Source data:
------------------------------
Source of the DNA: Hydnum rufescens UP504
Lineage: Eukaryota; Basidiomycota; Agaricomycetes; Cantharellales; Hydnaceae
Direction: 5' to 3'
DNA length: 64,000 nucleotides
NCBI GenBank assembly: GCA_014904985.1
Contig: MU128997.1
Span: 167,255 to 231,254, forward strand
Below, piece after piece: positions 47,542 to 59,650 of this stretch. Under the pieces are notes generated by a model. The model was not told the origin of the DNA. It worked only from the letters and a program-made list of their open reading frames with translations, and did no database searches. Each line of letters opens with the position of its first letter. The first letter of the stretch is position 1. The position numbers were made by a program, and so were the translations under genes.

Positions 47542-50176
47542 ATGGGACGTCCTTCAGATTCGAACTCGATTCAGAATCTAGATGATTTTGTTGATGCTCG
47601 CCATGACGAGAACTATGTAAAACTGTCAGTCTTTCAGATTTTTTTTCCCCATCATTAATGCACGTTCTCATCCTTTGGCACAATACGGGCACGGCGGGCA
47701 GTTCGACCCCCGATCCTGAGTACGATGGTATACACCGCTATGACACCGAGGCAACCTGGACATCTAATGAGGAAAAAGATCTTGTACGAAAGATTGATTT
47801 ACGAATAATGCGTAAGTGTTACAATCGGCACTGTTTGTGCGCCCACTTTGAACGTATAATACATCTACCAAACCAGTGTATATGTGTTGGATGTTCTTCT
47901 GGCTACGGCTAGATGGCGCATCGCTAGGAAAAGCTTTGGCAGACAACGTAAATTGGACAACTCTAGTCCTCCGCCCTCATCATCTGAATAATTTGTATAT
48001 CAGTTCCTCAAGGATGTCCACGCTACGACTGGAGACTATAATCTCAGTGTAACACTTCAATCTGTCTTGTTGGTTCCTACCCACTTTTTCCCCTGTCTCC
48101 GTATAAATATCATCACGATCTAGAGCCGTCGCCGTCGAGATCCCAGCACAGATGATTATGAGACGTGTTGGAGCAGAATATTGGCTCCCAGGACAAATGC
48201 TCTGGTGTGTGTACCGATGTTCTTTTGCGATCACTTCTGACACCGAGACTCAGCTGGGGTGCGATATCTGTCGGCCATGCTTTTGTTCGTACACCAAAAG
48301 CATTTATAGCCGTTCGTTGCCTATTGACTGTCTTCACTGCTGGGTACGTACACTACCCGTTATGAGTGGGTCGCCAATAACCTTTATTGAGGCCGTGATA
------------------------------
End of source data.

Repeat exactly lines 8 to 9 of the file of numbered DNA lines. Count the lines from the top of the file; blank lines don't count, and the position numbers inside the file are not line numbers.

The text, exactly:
Below, piece after piece: positions 47,542 to 59,650 of this stretch. Under the pieces are notes generated by a model. The model was not told the origin of the DNA. It worked only from the letters and a program-made list of their open reading frames with translations, and did no database searches. Each line of letters opens with the position of its first letter. The first letter of the stretch is position 1. The position numbers were made by a program, and so were the translations under genes.

Positions 47542-50176